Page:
A review of Jill Liddington, Rebel Girls: Their Fight for the Vote (Virago Press, 2006), £14.99
The front cover of this book shows a picture of a furious 16 year old Dora Thewlis being arrested by two huge policemen after an attempt to storm parliament in 1907. It is strongly reminiscent of the pictures of young women school students being arrested while protesting in Parliament Square on the day the Iraq war was launched in 2003. This spirit of youthful protest runs throughout this fascinating story of previously unsung women activists.
Most histories of the women’s suffrage movement have concentrated on the hugely influential and charismatic Pankhurst family. In so doing, they have also focused on suffrage activity in the capital, a perspective which was pioneered by Sylvia Pankhurst herself in her 1931 book A History of the Suffrage Movement. Jill Liddington has challenged this view by bringing to light the enormous number of working women who made the women’s suffrage movement one of the most geographically penetrating and socially diverse political movements in history.
In 1978 Jill Liddington and Jill Norris published One Hand Tied Behind Us: The Rise of the Women’s Suffrage Movement, which rapidly became a classic of women’s history. Rather than focusing on the glamorous and daring suffragettes, the authors researched the activity of the working class women suffragists of the Lancashire coalfields. These were women like Selina Cooper, who drew their confidence and experience from their work as trade union activists and labour organisers. Unlike Emmeline and Christabel Pankhurst and their Women’s Social and Political Union, they refused to break from the labour movement. They were alienated by the window smashing and firebombing of their London sisters and instead they developed the tactics of the mass movement, travelling from town to town collecting signatures on monster petitions, organising caravanning tours that took the suffrage message across the region.
In Rebel Girls Liddington adds a new dimension to the story of the women’s suffrage campaign. Using new research techniques, Liddington has unearthed the amazing stories of mainly young women from the Yorkshire area, who showed tremendous courage and verve in defying the conventions of their communities and hurling themselves at the Liberal government which denied them the vote.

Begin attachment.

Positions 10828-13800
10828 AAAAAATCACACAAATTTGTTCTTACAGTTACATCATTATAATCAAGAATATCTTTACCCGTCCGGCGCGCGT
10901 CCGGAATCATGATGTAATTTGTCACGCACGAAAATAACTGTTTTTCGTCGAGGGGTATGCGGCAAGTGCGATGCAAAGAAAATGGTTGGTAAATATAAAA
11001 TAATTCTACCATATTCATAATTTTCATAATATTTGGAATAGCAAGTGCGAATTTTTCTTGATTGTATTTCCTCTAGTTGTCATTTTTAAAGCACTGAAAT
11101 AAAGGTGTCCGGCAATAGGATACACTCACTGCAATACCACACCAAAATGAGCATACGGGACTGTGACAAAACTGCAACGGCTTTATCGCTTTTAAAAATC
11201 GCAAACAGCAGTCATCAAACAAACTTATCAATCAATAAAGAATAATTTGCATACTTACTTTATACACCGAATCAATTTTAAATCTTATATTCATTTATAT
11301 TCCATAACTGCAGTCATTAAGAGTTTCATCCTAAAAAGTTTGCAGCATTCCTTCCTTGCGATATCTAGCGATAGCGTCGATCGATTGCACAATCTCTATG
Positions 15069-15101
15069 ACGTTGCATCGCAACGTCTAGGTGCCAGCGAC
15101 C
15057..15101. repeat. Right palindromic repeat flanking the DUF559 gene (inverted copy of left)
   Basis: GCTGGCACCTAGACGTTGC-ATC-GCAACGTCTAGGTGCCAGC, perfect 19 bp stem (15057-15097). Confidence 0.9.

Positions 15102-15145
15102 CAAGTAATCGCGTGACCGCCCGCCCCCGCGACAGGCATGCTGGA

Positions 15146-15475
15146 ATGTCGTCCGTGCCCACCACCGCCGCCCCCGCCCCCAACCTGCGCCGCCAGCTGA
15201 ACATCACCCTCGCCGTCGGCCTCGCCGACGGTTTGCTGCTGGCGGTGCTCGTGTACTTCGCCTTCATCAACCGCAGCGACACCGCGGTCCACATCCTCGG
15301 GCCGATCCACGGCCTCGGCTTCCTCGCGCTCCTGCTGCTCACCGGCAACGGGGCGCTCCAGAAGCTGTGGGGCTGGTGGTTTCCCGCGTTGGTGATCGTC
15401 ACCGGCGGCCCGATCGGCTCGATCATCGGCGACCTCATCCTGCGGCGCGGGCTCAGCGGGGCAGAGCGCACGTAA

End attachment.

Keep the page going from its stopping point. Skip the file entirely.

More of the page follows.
These were the women who, like Mary Gawthorpe, gave up their jobs in the mills to be full time suffrage organisers. They built meetings, harassed Liberal politicians, sold newspapers, and organised demonstrations and election campaigns. They volunteered to be arrested on protests in London, braving harsh treatment as well as ridicule and abuse. Some, like Isabella Ford, spent months during 1908 and 1909 enduring hard conditions visiting the most isolated villages in Yorkshire in caravans from which they distributed leaflets and held meetings.
Old photographs show suffrage meetings in the fishing port of Whitby and the tiny village of Goatland. Newly discovered minutes of a local suffrage organisation in Huddersfield for 1907 provide an intimate portrait of the initiatives, frustrations and triumphs of working class women suffragists during a dramatic era of political activism. Other chapters in the book focus more on the local roots which fed into the national militancy and a genuine mass movement that engaged hundreds and thousands of working class women.
This book tells some thrilling stories. It explores the relationships between class and women’s struggles, between individual heroism and the patient building of mass movements, between propaganda and agitation. It is brilliant in its own terms and full of relevance for the campaigns of today.